Audra McDonald’s Triumphant Return Reminds Us of What We’ve Been Missing

United StatesUnited States Audra McDonald at Carnegie Hall: Audra McDonald (vocalist), Ted Sperling (conductor), Andy Einhorn (piano), Mark Vanderpoel (bass), Gene Lewin (drums), Matt Beck (guitar), Carnegie Hall, New York City. 22.10.2011 (BH)

Cole Porter: “I Happen to Like New York,” from The New Yorkers (arr. Andy Einhorn, orch. Bruce Coughlin)
Jason Robert Brown: “Stars and the Moon,” from Songs for a New World (arr. Jason Robert Brown and Eric Stern)
Richard Rodgers/Oscar Hammerstein II: “It Might as Well Be Spring,” from State Fair (orch. Bruce Pomahac)
Burton Lane / Alan Jay Lerner: “Hurry! It’s Lovely Up Here,” from On a Clear Day You Can See Forever (orch. Robert Russell Bennett)
Gus Kahn / Walter Donaldson: “My Buddy” (arr. Andy Einhorn, orch. Bruce Coughlin)
Terry Shand / Jim Eaton: I Double Dare You (arr. Ted Sperling, orch. Michael Gibson)
Sherman Edwards: “He Plays the Violin,” from 1776 (orch. Eddie Sauter)
Irving Berlin: “Moonshine Lullaby,” from Annie Get Your Gun (arr. Andy Einhorn)
Stephen Sondheim: “Moments in the Woods,” from Into the Woods (orch. Jonathan Tunick)
George Gershwin / Ira Gershwin: “He Loves and She Loves,” from Funny Face (arr. Kevin Kuhn)
John Kander / Fred Ebb: “First You Dream,” from Steel Pier (orch. Michael Gibson)
Adam Guettel: “Migratory V,” from Saturn Returns
Jerry Bock / Sheldon Harnick: “Dear Friend,” from She Loves Me (orch. Don Walker and Frank Matosich Jr.)
Frederick Loewe / Alan Jay Lerner: “I Could Have Danced All Night,” from My Fair Lady  (orch. Robert Russell Bennett and Philip J. Lang)
Frank Loesser: “Warm All Over,” from The Most Happy Fella (arr. Andy Einhorn, orch. Bruce Coughlin)
Gabriel Kahane: Three Selections from Craigslistlieder (arr. Andy Einhorn)
Judd Woldin / Robert Brittan: “Whose Little Angry Man are You?” from Raisin (arr. Andy Einhorn, orch. Bruce Coughlin)
Frank Churchill / Oliver Wallace: “Baby Mine,” from Dumbo (arr. Andy Einhorn, orch. Bruce Coughlin)
John Kander / Fred Ebb: “Go Back Home,” from The Scottsboro Boys (orch. Larry Hochman and Bruce Coughlin)
Adam Gwon: “I’ll Be Here,” from Ordinary Days (orch. David Dabbon)
Jule Styne / Betty Comden and Adolph Green: “Make Someone Happy,” from Do Re Mi (arr. Andy Einhorn, orch. Bruce Coughlin)
Harold Arlen / E. Y. “Yip” Harburg: “Ain’t it De Truth,” from Jamaica (arr. Ted Sperling, orch. Bruce Coughlin)

From left: Mark Vanderpoel (bass), Andy Einhorn (piano), Audra McDonald, Gene Lewin (drums), Ted Sperling (conductor). Photo: Jennifer Taylor

Not that I have anything against television, but in the case of Audra McDonald, it appears that she has been surreptitiously hijacked for the last few years, playing in the hit series, Private Practice. (Sorry, haven’t seen a single episode, so can’t comment.) And not that artists shouldn’t explore other talents – or even admit to the allure of making a little money – but this incandescent Carnegie Hall evening reminded everyone in the room that we’ve been missing something: her voice.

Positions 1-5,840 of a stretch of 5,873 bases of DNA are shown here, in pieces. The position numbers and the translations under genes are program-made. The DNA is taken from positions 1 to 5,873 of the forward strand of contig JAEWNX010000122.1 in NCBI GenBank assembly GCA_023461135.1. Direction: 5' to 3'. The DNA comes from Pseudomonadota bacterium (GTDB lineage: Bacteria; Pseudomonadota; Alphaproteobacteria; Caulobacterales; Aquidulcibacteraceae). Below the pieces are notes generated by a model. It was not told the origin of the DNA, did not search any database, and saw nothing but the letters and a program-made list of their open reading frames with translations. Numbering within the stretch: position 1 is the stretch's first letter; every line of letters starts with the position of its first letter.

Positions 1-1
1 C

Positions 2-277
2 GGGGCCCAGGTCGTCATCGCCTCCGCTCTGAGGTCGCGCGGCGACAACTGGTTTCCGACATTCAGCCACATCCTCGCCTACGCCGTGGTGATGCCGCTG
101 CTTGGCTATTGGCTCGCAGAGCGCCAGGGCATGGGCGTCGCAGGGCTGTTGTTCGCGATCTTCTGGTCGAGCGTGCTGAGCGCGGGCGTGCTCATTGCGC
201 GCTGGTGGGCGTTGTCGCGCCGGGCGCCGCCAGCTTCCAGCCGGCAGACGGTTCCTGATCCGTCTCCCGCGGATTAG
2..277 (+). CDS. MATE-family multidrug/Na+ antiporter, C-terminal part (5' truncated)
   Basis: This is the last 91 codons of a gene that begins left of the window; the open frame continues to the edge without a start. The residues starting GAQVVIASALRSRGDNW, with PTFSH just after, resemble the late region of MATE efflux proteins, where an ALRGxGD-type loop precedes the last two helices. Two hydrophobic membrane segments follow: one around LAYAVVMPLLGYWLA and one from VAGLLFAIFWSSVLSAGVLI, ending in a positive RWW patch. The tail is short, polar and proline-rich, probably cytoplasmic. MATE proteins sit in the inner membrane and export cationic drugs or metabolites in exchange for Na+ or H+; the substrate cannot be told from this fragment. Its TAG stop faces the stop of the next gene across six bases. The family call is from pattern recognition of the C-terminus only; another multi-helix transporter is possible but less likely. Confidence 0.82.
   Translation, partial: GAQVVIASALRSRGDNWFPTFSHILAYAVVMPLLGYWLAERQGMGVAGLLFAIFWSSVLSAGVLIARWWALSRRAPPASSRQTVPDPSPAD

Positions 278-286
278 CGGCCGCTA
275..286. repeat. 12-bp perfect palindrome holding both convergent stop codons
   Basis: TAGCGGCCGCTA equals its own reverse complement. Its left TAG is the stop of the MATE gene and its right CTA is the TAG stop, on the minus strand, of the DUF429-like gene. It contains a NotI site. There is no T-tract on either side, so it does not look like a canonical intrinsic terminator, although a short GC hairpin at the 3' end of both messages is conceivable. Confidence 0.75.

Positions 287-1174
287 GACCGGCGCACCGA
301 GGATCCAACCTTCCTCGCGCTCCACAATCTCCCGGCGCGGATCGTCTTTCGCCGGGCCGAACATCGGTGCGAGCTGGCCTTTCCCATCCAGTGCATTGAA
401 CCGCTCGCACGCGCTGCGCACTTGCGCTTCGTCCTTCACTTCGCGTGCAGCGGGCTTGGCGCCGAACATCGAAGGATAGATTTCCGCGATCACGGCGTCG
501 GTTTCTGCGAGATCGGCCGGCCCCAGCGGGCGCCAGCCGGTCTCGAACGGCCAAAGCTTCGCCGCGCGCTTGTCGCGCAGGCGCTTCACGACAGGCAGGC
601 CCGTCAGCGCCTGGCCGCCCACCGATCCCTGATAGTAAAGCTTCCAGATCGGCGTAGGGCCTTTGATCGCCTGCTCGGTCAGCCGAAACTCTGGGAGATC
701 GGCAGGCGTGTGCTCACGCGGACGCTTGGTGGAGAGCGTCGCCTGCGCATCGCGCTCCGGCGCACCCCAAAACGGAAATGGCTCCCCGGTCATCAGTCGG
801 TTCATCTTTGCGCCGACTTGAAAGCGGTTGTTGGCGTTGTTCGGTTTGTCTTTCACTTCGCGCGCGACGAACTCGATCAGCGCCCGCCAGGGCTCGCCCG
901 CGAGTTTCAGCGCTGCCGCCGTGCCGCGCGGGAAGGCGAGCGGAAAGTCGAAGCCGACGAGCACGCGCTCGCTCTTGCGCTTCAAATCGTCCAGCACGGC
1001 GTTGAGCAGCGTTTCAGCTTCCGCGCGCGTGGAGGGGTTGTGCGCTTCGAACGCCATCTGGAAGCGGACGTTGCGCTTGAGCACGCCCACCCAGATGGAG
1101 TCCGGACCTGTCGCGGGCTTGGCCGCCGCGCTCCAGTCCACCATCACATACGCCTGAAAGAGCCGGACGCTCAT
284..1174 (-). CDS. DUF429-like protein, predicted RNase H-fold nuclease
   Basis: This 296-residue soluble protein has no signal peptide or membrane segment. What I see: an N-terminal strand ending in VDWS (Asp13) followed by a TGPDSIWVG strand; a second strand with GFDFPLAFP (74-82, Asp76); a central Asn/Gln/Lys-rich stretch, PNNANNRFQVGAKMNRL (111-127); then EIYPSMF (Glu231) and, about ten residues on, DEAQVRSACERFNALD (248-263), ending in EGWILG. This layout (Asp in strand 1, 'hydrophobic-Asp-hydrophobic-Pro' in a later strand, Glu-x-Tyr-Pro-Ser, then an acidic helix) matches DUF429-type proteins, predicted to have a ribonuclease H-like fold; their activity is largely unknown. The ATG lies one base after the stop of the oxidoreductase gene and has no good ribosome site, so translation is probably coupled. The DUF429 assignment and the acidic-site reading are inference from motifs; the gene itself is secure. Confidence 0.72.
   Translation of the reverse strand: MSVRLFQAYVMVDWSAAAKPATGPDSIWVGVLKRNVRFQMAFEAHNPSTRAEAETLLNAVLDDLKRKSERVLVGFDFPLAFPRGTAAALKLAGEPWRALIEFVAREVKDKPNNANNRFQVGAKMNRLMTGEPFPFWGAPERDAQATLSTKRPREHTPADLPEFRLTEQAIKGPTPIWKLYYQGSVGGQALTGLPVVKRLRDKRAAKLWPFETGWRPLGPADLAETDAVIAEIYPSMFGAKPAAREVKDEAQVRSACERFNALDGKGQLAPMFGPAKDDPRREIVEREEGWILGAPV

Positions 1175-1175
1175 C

And it’s not just the instrument itself that has put her at the pinnacle of her craft; with the skill of an archer, she finds material that is exactly right for her – songs that always seem fresh, as if the composers had her in mind from the very beginning. Her opener, Cole Porter’s “I Happen to Like New York,” has been done by Judy Garland, Frank Sinatra, Bobby Short and Donna Murphy, among many other legends, but I doubt any of them has relished the phrase, “even the stink of it” with McDonald’s glee. A version of Gus Kahn’s “My Buddy” rivaled those by Streisand and dozens of others who have been seduced by its tenderness, and late in the evening she unfurled an effortless spin on Lerner and Loewe’s “I Could Have Danced All Night,” plunging into it with the excitement of a downhill ski run.

But one of her biggest assets is her interest in younger composers, such as Adam Guettel (“Migratory V” from Saturn Returns), Adam Gwon (“I’ll be Here,” from Ordinary Days, which probably caused the most lumps in the throats of the evening), and three hilarities from Gabriel Kahane’s Craigslistlieder. Using actual personal ads culled from Craigslist, Kahane’s witty settings only underscore their inherent humor and sadness. McDonald’s spry take on “Neurotic and Lonely” was funny and heartbreaking…but mostly funny, especially when the word “neurotic” becomes as obsessive as its interpreter.

Later she confronted the recent dust-up with Stephen Sondheim head-on, after he had weighed in – negatively – on the upcoming Porgy and Bess revival in which McDonald will star. After reporting that she had asked him for some suggestions, the gracious result, from Into the Woods, was “Moments in the Woods,” showing off her almost nonchalant narrative skill.

Throughout the evening her patter was extraordinarily confident, whether encouraging audience members to sing along with the help of her superb, modest conductor, Ted Sperling, or asking them, “What was that from?” (These fans knew their stuff; correct answers were plentiful.) And there was a subtext to the evening: marriage equality (for gays and lesbians), which she has long championed. “He Loves and She Loves” by the Gershwin’s was transformed into a quietly affecting anthem for the cause. Even a momentary memory lapse (“He Plays the Violin” from 1776) didn’t faze her, rescued by a (fake) frightened look into the audience: “It’s Carnegie Hall, girl, get it together!”

Her musicians – longtime collaborators augmented by an orchestra of almost 30 – offered luxurious support. They never called undue attention to themselves, in sprightly arrangements and orchestrations by Sperling, Andy Einhorn (her pianist), Bruce Coughlin and others. By the end, with a wry reading of “Ain’t it De Truth” (from Jamaica) from the golden portfolio of Lena Horne, the slight frenzy in the audience couldn’t be contained. I hope she returns soon.

Bruce Hodges